Hi @Deleted User,
Sorry to hear about the trouble. Please try the suggestions shared here https://helpx.adobe.com/indesign/kb/troubleshoot-printing-pdf-export-indesign.html, and feel free to reach out if you need any further assistance.
PDF your file without graphics. Put your graphics on a separate layer and turn the visibility off.
If the PDF is successful, try the "binary" method: Output the first half and then the second half. If either section fails, split that section in half again. Continue splitting until you can find the problem. If it's a graphic, open the graphic up in Photoshop (or Illustrator) and save-as to a new file. Replace file and try PDF again.
If I take the graphics out I'll have a blank page.
Is it a single-page document?
What program created the original graphic?
The base was a single jpg created in photoshop. I added about 20 logos. It compiled into a pdf with no problem until the middle of July then it started to crash. I try it again every time I get an Indesign upgrade. I'm convinced it's a bug.
David's troubleshooting approach is still valid. Open a copy and delete 3-4 of the logos. Export. If it crashes, open the same copy and delete 3-4 other logos. Repeat until you've found either the logo file that is causing the fault, or some consistent number of placed elements that will export reliably.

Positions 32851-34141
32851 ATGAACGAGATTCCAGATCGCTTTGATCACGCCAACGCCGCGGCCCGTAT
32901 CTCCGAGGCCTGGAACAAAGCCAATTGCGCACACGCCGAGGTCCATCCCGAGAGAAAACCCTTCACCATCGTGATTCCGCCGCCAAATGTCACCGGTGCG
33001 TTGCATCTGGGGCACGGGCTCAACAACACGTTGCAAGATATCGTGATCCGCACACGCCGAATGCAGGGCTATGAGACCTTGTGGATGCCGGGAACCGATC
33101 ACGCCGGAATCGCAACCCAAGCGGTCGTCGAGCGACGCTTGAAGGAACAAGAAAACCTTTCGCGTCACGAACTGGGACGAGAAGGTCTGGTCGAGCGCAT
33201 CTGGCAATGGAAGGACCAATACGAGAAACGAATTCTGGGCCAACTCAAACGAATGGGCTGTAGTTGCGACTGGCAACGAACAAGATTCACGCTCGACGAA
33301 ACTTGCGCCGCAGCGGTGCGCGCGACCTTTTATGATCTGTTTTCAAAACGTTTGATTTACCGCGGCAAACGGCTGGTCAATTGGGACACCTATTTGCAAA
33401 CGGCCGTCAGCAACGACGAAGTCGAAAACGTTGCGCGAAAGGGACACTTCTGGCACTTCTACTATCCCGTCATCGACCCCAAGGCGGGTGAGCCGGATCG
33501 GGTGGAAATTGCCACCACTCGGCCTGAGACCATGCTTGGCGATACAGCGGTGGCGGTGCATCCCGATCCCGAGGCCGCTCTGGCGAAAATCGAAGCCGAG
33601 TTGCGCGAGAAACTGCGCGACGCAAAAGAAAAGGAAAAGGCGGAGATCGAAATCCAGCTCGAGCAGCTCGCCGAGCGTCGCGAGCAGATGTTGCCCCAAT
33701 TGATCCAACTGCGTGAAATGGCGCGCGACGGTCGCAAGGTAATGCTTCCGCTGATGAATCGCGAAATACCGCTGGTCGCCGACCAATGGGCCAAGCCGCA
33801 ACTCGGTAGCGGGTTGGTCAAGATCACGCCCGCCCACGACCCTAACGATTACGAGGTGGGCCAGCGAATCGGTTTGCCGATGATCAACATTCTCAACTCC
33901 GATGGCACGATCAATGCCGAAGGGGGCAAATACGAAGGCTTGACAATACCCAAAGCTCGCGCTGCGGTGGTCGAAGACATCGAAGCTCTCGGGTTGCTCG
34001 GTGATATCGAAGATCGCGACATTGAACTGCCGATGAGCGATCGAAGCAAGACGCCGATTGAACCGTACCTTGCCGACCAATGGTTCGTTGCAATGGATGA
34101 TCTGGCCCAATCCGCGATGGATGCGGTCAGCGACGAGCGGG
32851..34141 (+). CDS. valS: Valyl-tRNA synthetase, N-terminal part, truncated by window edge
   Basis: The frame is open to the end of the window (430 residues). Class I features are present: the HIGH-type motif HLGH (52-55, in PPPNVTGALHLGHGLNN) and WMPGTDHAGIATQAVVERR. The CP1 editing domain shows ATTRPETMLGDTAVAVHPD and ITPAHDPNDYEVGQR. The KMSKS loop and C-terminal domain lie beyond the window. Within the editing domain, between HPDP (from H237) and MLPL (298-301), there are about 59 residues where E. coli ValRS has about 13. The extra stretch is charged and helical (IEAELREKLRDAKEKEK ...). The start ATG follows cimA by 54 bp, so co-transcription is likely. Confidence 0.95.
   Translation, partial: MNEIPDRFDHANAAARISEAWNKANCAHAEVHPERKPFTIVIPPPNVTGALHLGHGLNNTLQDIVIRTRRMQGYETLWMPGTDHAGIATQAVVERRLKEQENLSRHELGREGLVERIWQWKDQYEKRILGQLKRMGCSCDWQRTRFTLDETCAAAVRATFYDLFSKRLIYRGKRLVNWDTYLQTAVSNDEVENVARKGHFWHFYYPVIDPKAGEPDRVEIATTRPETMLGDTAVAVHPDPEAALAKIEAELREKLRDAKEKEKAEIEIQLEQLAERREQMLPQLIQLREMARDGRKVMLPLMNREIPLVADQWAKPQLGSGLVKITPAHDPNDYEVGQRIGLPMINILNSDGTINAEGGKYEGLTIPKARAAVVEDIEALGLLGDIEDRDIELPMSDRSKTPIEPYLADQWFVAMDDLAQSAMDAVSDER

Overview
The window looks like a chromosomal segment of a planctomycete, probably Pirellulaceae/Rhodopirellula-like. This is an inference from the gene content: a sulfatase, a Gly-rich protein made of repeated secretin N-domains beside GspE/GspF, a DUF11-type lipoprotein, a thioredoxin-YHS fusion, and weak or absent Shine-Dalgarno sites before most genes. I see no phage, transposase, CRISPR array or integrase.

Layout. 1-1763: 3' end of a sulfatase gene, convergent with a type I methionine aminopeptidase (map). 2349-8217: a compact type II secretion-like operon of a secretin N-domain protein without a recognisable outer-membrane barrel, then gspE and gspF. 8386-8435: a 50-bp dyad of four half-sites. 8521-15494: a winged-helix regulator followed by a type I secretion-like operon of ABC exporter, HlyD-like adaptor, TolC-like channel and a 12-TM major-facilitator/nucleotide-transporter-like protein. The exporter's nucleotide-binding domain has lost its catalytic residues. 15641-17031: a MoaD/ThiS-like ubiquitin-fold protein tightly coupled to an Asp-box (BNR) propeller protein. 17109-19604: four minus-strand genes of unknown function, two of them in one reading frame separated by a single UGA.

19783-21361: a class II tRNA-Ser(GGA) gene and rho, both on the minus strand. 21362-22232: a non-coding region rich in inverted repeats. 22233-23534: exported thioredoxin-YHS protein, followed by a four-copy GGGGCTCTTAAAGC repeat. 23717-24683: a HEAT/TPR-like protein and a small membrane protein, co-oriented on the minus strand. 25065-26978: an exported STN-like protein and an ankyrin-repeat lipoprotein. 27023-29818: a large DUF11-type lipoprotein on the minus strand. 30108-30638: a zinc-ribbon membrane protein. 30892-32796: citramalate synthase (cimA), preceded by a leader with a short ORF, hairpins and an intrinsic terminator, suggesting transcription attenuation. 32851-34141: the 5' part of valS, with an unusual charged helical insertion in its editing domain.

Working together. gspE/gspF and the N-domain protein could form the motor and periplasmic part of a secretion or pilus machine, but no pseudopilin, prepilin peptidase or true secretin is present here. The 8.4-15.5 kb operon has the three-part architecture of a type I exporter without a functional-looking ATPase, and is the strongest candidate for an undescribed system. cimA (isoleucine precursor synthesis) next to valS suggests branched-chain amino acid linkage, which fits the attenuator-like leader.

Or, another good start, delete ALL the logos and see if it exports with just the base JPG.
Only an iterative process like this will zero in on the problem.
@Creamer Training I agree with this method.
Export half of the book - and keep halving until you reach the problem page(s). It could be anything, a rogue font, corrupted image placement, a strange text frame.
Things can go wrong with files - so you have to find the problematic page(s) and fix what you can find.
It's a single page, a poster.
Created in what program--InDesign, Illustrator, Photoshop, other?
It's a single page, a poster.
You still need to divide and conquer
Remove half the page and see if it exports
remove the other half
Remove items 1 by 1 if you have to.
The fact it's happening with other files - is there a common link they both use?
i had the same problem when my links are on onlinne server!
Best results with imported images will always be achieved by having the images on your hard drive rather than on an external hard drive or cloud server. Working locally and then backing up the work to a server or drive is a much safer workflow than trying to work directly on an external source.
It's set up so that all the images are local. Indesign worked, turning the file into a pdf, as late as July 15, after that it started to crash in the process. I've tried it with two other posters I've created, Same thing.
The only two (obvious) things that would cause this are running out of resources (probably system memory), or having one or more corrupt image files, or at least files with aspects the export can't handle.
Follow the iterative process outlined above to see if fewer images solve the problem, or if one specific image file is choking the export.
I have a brand new MacBook Pro with 48GB and 1TB of disk so it's unlikely I'm running out of resources unless it's a bug that's gobbling up everything.